One of the nicest bears to photograph was this cinnamon yearling cub (above R) because of its beautiful color. Its sibling is black and that's a common split in my experience.
Cubs of the year (COYs) or spring cubs are just so darn cute in May when they're starting to learn how to be bears. The one in the image below L is at least 100 ft (30m) up a pine tree. Black bears are very good tree climbers, and usually climb trees to escape danger. The black bear yearling cub in the image below R was startled by the noise from my camera when I began to photograph it, and fortunately it gave me a much better photo op peering around the tree than it had on the ground nearby.
1/125 sec, f8, ISO 1600
1/350 sec, f4, ISO 640
I didn't see as many grizzly bears in the park this year, partly because I spent most of my time where black bears are more common. I did have one great grizzly bear (Ursus arctos horribilis) encounter and photo op though. I saw the bear jam ahead and stopped to figure out the situation before getting into position to photograph him when he came into a nice setting for photography (below L).
1/1000 sec, f8, ISO 1250
1/1500 sec, f5.6, ISO 800
I photographed a very tolerant red fox (Vulpes vulpes or Vulpes fulva) around Tower Junction on several occasions. On one occasion, I photographed it for about an hour as it hunted for voles (above R). It caught three and ate one on the spot, taking the other two back to its den and likely kits.
At the end of May, a friend told me about a red fox den in another area of the park and I spent a lot of time there with the vixen and her five kits. In the image below L, the kits are nursing and one of the kits has finished and is poking its head out. On another day, one of the kits posed like a perfect model (below R).
1/250 sec, f5.6, ISO 800
1/250 sec, f5.6, ISO 2000
Bison (Bison bison) calves are another common subject, and one afternoon a large bison herd decided they had to be in another area in a hurry and I was able to photograph this cow and her calf running (below L). I usually don't photograph bison bulls in the spring because they're rather scruffy looking as they shed their winter coats. However, when I saw this guy (below R) accessorizing with piece of sagebrush, I just had to photograph him.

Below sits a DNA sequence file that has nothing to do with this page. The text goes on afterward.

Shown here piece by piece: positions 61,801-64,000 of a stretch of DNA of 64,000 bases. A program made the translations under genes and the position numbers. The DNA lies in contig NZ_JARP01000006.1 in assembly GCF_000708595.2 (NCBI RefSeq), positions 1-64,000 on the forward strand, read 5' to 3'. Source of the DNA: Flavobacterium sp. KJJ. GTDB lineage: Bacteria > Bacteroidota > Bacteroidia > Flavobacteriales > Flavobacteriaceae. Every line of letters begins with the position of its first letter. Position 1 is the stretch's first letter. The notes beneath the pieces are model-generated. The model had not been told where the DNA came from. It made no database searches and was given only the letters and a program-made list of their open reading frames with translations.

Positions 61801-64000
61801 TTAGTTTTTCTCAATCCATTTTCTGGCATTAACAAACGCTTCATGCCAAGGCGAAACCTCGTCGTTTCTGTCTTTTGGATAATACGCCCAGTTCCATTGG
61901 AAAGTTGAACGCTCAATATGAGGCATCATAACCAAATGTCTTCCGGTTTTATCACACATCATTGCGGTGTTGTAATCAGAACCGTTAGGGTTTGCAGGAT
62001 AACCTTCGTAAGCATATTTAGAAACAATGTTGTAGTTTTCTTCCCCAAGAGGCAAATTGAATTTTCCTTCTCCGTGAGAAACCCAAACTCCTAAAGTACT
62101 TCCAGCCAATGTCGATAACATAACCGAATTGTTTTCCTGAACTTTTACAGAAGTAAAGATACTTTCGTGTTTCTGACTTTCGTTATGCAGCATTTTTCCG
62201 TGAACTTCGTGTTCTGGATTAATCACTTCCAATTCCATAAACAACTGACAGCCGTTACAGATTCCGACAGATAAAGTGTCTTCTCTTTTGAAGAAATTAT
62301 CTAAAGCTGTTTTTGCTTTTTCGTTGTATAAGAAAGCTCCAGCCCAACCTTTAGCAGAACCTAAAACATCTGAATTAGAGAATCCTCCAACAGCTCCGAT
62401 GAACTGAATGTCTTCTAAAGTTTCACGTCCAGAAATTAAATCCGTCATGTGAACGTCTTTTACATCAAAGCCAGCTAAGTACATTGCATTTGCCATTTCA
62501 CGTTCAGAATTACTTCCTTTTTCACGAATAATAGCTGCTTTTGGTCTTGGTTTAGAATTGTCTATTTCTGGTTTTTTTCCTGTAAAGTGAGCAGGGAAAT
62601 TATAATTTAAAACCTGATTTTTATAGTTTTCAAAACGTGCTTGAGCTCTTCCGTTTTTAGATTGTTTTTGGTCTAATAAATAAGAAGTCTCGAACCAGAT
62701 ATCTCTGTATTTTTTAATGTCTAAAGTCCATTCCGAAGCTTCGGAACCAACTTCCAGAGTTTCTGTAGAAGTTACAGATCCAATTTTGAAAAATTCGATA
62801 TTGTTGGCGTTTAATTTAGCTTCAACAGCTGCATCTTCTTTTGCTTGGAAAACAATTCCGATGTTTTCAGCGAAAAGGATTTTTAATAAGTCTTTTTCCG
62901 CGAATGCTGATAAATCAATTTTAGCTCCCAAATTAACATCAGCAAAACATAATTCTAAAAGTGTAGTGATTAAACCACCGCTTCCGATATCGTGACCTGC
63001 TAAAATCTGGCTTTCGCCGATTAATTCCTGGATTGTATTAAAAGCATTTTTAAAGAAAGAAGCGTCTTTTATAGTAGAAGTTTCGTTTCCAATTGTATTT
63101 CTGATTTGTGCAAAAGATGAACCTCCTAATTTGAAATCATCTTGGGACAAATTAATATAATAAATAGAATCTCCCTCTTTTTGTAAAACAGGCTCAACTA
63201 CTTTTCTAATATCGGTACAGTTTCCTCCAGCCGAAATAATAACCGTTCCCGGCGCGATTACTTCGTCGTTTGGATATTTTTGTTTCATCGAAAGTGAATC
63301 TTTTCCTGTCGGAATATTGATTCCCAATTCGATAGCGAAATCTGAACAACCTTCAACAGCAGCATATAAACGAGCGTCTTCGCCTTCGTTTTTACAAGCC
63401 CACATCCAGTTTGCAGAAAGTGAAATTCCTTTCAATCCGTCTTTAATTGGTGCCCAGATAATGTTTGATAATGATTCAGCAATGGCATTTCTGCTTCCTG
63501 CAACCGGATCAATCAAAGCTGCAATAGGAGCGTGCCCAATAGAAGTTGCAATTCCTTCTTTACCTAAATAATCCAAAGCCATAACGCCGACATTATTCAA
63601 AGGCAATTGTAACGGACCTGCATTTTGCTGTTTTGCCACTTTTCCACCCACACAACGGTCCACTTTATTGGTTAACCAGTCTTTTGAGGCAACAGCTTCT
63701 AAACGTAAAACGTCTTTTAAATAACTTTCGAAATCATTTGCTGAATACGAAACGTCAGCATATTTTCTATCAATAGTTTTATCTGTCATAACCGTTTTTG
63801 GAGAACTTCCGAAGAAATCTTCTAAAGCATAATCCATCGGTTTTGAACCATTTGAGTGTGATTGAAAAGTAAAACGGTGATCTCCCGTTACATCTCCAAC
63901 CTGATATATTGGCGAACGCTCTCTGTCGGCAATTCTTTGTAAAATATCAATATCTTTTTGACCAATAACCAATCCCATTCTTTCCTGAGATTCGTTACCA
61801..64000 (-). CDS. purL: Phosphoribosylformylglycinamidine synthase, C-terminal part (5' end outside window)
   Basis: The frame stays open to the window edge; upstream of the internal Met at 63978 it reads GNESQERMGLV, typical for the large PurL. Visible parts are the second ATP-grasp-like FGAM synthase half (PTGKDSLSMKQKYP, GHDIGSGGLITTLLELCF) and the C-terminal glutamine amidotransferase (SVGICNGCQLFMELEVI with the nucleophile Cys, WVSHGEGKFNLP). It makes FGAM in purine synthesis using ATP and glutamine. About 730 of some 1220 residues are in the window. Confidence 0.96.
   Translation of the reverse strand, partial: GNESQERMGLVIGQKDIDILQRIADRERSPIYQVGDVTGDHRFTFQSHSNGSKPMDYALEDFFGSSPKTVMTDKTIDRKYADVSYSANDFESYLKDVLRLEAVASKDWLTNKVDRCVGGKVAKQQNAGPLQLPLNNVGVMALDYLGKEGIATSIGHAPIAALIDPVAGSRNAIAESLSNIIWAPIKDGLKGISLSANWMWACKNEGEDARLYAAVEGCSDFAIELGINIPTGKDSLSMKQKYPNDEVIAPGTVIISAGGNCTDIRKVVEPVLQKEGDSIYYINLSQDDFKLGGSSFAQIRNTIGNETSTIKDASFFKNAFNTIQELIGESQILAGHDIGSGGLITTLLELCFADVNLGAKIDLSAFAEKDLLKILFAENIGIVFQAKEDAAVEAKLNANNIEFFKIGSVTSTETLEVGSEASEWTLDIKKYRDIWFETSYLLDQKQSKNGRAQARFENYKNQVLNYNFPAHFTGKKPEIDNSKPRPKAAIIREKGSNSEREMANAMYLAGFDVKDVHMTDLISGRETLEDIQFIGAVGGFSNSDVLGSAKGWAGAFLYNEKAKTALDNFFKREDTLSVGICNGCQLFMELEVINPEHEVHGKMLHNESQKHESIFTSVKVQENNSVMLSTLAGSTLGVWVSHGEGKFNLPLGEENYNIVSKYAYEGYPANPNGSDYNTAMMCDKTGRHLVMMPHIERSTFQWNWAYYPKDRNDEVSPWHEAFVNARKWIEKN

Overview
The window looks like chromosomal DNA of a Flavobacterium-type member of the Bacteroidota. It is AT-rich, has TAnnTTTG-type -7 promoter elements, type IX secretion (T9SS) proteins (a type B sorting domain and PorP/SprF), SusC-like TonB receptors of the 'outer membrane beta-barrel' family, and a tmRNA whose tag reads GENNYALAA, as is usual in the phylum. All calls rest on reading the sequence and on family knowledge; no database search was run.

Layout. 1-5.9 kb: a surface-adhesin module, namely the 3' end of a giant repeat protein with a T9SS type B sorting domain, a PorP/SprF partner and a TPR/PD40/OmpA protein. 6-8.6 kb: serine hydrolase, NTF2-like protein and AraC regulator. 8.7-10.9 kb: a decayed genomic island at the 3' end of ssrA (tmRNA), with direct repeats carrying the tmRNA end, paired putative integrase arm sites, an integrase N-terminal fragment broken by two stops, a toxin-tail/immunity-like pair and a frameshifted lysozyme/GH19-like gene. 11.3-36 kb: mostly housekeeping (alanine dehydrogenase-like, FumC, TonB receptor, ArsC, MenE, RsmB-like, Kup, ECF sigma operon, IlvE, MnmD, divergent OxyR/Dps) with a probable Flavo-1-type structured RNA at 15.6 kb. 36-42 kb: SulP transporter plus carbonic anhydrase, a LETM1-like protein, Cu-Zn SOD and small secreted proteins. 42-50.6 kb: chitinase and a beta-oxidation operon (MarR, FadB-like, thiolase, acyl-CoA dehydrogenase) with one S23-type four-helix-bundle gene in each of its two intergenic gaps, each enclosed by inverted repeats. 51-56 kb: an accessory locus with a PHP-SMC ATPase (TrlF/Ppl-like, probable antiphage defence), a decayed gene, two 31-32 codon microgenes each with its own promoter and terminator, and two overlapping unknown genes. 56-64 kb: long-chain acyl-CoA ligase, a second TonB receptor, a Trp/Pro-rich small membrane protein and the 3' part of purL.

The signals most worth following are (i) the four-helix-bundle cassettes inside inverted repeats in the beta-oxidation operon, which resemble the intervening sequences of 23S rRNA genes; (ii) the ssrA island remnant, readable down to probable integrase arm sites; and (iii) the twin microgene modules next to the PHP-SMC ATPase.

1/1000 sec, f5.6, ISO 500
1/180 sec, f5.6, ISO 320
Pronghorns (Antilocapra americana) are also having their babies in May, and I had some very good encounters with days-old fawns. In the image below L, the doe had just collected her two fawns from their dispersed hiding spots in order to nurse them. Pronghorns are the fastest land animals in North America, and by using a slow shutter speed I was able to give a sense of speed as a days-old fawn ran through the sagebrush (below R).
1/125 sec, f8, ISO 1250
1/45 sec, f8, ISO 400
I spent some time photographing American pika (Ochotona princeps) on this visit. In the image (below L), it's eating some grass at the edge of its scree slope. I found a very tolerant American badger (Taxidea taxus) and photographed it on three different occasions (below R).
1/125 sec, f8, ISO 1600
1/2000 sec, f4, ISO 250
Uinta ground squirrels (Urocitellus armatus) probably aren't near the top of any wildlife photographer's wish list, but when I saw this one perched atop a small rock (below L), I just had to photograph it. A cooperative bald eagle (Haliaeetus leucocephalus), however, probably is high on the wish list, and this one (below R) was fishing at a lake and made several excursions from its perch that were all unsuccessful before the light got too harsh and I left.
1/4000 sec, f5.6, ISO 800
1/4000 sec, f5.6, ISO 800
One of my favorite landscape subjects in Yellowstone involves fog. Early on, I photographed fog rolling among evergreens on a hillside (below L) and towards the end of my visit I photographed evergreens enveloped by fog (below R).
1/750 sec, f8, ISO 250
1/750 sec, f6.7, ISO 100
Travel: Lac Le Jeune Provincial Park, British Columbia, Canada
My partner, Jan Forseth, had been looking forward to going to Lac Le Jeune Provincial Park, British Columbia, Canada to photograph the loons for years and had gotten her own kayak this past February to get ready for the visit. I was dreading the visit to Lac Le Jeune in June because I would have to rent a kayak to photograph the loons because the last thing I wanted was a kayak of my own to haul around. When we arrived, we discovered that the kayak rental place at the lake doesn't open until July, so we had to go up to Kamloops (love that name!) to rent a kayak for me. True Outdoors had a nice model, a Wilderness Systems Tsunami 120, that would work well for a camera platform, so I rented one for two weeks with an option to bring it back early. I built a quick-and-dirty camera mount out of 2x4 lumber to support my long lens on a Wimberley Head and had a ball photographing the loons.